Warwick is gorgeously decorated, large but crowded. The interior is a unique mix of wooden beams, high ceilings, opulent chandeliers and random Asian art. The bar is a classy design throwback to the early 20th century. The DJ spun popular hip-hop/club pop music and threw in some old school jams from Michael Jackson and James Brown. The night continued without a hitch. Energized waitresses in barely-there dresses frequently stopped by to replenish drinks. Hyped up fellow clubbers stared at our posse. Eventually, Chelsie and I stormed the dance floor, fending off drunk dancers trying to grab our hands to dance. Of course, there were people telling us how “amazing” we were.

When the dance space got overcrowded some toes were sacrificed, people tripped over rear casters and turned around ready to shout—suddenly stunned that it was a wheelchair that caused them to eat shit. My theory if you’re going to dance and you’re in a wheelchair: Dance big and dance wide...unapologetically!

Within an hour the club was at capacity; navigating both the dance floor and a way to the restrooms became precarious. It was a relief finding that the bathrooms were spacious and clean, offering a fully accessible stall and even an attendant.

Exiting the club required much more attention than getting in as serious  throngs of inebriated and unsteady girls and guys failed to notice our need to get around them.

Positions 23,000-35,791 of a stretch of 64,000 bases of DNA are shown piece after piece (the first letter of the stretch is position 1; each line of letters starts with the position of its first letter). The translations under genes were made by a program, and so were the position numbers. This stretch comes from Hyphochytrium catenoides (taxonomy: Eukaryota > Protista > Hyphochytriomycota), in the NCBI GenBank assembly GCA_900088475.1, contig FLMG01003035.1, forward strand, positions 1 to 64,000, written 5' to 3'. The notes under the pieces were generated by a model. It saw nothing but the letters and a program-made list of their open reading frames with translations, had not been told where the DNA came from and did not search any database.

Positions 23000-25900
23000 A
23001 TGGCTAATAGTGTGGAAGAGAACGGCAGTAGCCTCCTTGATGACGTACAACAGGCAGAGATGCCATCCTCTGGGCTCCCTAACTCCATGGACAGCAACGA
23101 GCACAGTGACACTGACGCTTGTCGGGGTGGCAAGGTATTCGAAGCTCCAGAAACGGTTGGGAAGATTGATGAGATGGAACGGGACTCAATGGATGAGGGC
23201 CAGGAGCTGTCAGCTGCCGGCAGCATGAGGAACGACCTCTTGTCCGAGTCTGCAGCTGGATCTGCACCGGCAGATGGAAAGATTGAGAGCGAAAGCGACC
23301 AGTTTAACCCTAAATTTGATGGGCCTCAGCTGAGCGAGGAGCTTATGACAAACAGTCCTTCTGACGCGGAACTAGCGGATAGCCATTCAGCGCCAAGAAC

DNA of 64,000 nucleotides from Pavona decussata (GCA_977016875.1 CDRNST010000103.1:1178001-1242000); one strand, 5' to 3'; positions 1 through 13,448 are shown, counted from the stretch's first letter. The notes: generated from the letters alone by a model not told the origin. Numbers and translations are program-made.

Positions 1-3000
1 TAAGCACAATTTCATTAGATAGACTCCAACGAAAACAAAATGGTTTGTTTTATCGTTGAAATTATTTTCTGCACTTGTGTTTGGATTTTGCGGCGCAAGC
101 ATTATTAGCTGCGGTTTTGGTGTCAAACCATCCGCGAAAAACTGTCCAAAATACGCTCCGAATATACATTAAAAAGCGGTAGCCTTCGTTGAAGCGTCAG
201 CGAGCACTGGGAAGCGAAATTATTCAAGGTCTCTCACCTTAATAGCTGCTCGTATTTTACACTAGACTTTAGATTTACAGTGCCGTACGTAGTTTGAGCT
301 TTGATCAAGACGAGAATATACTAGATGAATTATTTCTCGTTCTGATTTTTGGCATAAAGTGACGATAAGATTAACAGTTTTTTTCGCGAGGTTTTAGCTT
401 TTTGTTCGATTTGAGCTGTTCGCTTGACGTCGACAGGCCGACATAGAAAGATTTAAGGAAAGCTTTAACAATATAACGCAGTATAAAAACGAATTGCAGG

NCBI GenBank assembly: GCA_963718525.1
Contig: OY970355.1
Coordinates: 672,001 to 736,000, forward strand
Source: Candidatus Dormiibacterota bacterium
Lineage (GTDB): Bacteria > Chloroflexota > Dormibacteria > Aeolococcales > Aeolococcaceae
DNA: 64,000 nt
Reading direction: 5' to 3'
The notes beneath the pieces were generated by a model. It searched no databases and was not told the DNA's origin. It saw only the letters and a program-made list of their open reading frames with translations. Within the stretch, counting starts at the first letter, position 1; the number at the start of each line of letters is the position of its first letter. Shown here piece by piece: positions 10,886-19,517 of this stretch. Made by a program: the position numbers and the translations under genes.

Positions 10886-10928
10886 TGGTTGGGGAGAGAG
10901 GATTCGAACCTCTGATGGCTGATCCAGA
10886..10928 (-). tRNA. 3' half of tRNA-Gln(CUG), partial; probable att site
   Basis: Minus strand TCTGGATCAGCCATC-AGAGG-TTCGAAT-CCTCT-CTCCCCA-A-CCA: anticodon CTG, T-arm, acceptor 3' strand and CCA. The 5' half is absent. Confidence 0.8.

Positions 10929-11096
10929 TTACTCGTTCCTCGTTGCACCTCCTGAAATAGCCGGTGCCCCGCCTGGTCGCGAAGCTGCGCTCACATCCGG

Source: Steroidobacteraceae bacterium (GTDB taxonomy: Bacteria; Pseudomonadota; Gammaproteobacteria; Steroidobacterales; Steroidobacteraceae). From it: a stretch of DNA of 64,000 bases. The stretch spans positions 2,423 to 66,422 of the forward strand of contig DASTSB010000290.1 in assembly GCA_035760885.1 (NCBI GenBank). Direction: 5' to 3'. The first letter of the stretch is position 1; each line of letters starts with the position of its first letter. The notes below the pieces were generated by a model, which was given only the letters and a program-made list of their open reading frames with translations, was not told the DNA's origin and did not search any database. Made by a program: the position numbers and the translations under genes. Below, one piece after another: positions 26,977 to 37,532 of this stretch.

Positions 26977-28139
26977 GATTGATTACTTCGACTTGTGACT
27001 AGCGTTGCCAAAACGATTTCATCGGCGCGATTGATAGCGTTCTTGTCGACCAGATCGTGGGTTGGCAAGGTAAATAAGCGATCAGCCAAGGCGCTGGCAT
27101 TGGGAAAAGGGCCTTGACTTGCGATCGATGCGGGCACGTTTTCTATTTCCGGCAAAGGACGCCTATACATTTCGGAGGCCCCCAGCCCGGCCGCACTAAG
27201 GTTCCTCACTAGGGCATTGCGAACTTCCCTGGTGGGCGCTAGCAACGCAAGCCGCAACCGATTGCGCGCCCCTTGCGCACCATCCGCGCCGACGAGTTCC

Don’t sit this scene out. Just roll with whatever the night brings. If you resign yourself to the fact that you’re going to have a good time regardless, you will. And wheelchair or not, you (and maybe a little help from your friends) will make it work.

Chelsie Hill

I never went out in Hollywood as an able-bodied person. I’ve only experienced nightlife sitting in my wheelchair. Accessibility is never certain, so when my friends and I decide to go out, we usually call the club ahead of time so they can prep for us. One of my favorite clubs is Warwick, on Sunset Boulevard in Hollywood. It’s is a beautiful place and a ton of fun. Every time I’ve been there they have accommodated my friends and me, no questions asked. Going out in a wheelchair can definitely be difficult. Drunk people are going to spill drinks on you or run into your chair. It’s always a good idea to have some nondisabled friends along with you, just for some extra assistance. My advice for people in chairs planning to go out in Hollywood would be to bring friends, call ahead, and watch out that you don’t run over any toes. 

Katie Sharify